When the Supreme Court ruled on Arizona's immigration law yesterday, it left in place what might be called the centerpiece of that law. That's the provision that requires law enforcement officers to check the immigration status of people who are stopped for other reasons.
Roberto Villasenor is police chief for the city of Tucson. We've been talking with him periodically about SB1070, as the law is known. And he tells us today that what the court left in place is the most problematic provision for his police force.
Researchers at Google's secretive X Labs say they've built a network of 16,000 computer processors as an experiment designed to emulate the powers of the human brain. Turned loose for three days on 10 million YouTube clips, and this brain did what any of our brains would do: It learned how to recognize a cat.
James Bendele runs the Falcon Lake Tackle Shop in Zapata, Texas. Bass fishermen flock to the lake, despite the presence of a Mexican drug cartel.
Credit Wade Goodwyn
Tiffany Hartley (left) and family members lay a wreath near where her husband, David, was shot on Falcon Lake in 2010. Authorities say the shooting was the work of a Mexican drug cartel. David's body has never been found.
A group of young musicians from the San Francisco Bay Area is taking a journey to explore the roots of jazz. The Berkeley High School Jazz Ensemble is in Cuba right now. The ensemble has a long history and a long list of all-star alumni.
Jeffrey Freymann-Weyr, of member station KDFC, spoke with some of the musicians before they left for Cuba.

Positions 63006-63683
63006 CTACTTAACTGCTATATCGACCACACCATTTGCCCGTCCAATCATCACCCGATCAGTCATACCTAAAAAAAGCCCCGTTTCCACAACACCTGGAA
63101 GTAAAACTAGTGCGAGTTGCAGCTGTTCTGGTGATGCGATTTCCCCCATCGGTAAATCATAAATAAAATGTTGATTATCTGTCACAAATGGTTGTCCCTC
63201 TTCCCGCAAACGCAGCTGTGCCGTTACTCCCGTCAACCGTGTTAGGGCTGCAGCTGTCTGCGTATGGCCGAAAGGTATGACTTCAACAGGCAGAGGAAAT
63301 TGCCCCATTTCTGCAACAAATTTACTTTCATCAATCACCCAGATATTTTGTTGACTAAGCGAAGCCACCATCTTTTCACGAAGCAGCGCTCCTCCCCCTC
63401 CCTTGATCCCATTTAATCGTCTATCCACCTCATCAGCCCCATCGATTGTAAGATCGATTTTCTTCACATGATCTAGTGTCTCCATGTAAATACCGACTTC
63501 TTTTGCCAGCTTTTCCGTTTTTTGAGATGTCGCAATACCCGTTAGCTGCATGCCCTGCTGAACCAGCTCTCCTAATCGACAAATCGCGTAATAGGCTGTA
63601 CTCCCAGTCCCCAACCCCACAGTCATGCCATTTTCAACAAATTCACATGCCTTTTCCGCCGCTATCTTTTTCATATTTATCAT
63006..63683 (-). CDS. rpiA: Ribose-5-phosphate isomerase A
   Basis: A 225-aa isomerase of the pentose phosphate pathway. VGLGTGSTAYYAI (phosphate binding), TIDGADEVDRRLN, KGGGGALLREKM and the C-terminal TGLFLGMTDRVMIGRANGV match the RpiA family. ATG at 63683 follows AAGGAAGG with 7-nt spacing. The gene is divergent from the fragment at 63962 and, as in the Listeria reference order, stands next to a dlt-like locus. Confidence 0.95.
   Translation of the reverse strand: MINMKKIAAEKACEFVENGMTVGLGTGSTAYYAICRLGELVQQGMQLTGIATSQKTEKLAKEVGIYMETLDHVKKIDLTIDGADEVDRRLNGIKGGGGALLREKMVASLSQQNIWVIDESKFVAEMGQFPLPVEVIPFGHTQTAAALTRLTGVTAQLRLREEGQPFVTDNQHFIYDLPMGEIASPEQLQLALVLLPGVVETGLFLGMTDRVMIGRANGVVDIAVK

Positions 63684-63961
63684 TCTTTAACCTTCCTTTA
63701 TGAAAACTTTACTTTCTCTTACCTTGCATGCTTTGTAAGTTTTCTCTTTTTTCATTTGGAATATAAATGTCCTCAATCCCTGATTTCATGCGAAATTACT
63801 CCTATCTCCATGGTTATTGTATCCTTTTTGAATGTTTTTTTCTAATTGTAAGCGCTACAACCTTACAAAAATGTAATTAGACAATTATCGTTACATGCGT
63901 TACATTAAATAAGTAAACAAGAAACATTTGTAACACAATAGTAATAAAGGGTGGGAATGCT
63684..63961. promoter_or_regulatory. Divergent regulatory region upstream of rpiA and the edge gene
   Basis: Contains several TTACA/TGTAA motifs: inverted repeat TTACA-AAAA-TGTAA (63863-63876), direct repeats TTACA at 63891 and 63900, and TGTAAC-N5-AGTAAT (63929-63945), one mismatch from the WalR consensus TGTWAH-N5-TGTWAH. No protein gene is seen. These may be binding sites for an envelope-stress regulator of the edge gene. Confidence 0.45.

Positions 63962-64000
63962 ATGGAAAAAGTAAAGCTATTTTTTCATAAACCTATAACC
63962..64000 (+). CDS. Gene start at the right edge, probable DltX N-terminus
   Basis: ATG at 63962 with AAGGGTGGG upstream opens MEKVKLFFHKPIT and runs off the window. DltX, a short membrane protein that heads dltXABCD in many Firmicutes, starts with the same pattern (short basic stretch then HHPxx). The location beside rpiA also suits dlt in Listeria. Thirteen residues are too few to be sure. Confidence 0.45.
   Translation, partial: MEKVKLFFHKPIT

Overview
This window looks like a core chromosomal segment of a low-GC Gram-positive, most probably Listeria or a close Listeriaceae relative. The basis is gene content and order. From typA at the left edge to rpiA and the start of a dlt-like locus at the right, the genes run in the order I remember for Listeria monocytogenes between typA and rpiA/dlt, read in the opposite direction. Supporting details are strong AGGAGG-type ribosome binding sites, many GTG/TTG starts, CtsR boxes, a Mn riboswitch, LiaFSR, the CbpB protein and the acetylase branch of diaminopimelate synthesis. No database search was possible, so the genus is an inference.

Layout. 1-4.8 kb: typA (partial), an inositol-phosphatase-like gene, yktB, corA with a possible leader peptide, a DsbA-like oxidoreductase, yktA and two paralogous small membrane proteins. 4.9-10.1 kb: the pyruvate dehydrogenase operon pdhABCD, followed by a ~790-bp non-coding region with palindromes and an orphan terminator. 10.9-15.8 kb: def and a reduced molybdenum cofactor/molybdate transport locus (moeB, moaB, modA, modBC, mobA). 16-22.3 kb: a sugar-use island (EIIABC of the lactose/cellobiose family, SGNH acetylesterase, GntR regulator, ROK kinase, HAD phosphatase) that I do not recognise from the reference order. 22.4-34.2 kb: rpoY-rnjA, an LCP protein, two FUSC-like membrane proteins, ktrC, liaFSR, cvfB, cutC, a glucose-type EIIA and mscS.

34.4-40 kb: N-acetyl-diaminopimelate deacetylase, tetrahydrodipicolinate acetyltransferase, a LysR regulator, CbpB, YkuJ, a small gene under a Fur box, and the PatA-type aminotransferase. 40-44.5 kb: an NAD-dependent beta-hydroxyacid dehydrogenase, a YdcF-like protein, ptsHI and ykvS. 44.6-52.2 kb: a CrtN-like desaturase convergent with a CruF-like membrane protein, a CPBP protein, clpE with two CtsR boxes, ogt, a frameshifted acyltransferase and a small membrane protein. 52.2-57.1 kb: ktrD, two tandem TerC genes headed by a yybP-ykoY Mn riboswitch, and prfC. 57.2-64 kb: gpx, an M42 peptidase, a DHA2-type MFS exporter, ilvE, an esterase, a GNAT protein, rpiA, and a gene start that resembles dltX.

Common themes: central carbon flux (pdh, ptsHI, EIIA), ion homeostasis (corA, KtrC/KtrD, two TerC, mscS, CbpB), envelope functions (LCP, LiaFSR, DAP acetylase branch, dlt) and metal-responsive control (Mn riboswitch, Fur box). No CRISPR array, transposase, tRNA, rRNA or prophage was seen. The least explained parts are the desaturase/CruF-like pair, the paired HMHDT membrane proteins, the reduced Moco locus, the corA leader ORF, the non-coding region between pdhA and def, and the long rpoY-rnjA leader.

JEFFREY FREYMANN-WEYR, BYLINE: Twenty eager young musicians rehearse "Cubauza," a piece that combines bebop with Afro-Cuban rhythms.
Mitt Romney's campaign has an obvious challenge: how best to combat charges from the Obama campaign that when the all-but-official Republican nominee was in the private sector, he was heavily involved in offshoring the jobs of U.S. workers?
From NPR News, this is ALL THINGS CONSIDERED. I'm Melissa Block.
AUDIE CORNISH, HOST:
And I'm Audie Cornish.
What do your friends see on Facebook when they look for your email address? It might not be what you think. In the past few days, Facebook automatically changed the email contacts it displays without clearly notifying users about what it was doing.
As NPR's Laura Sydell reports, lots of people on Facebook are not happy.
This Thursday, when the Supreme Court is expected to issue its ruling in the health care case, many fingers will be anxiously clicking on the website ScotusBlog. It'll be live blogging starting at 8:45 in the morning, even though opinions don't come down until 10.
ScotusBlog was started in 2003 by lawyer Tom Goldstein, who's argued many cases before the Supreme Court. And he joins me to talk about his website and how it works.
The nation's housing crisis has touched countless people. Increasingly, the well-off are among them.
Housing counselors around the country say they are seeing more people struggling to keep their million-dollar homes. It's a twist on a familiar story of hardship — but one that involves some very big numbers.
PRI candidate Enrique Pena Nieto campaigns in Mexico City. Pena Nieto is heavily favored in Mexico's presidential election on Sunday. He says his party, which has been out of power for 12 years after ruling for seven decades, has changed its ways.
Credit John Moore / Getty Images
An estimated 100,000 people turned out for Pena Nieto's rally Sunday at Azteca Stadium in Mexico City.
The clear front-runner in Mexico's poll on Sunday is Enrique Pena Nieto, a member of the Institutional Revolutionary Party (PRI), which ran Mexico for 71 years until ousted from power in 2000.
Pena Nieto, 45, insists his party has changed its old authoritarian ways, and he's promised a new approach in the drug war, while saying he will take care of the country's failing education system and boost the salaries of hard-working Mexicans.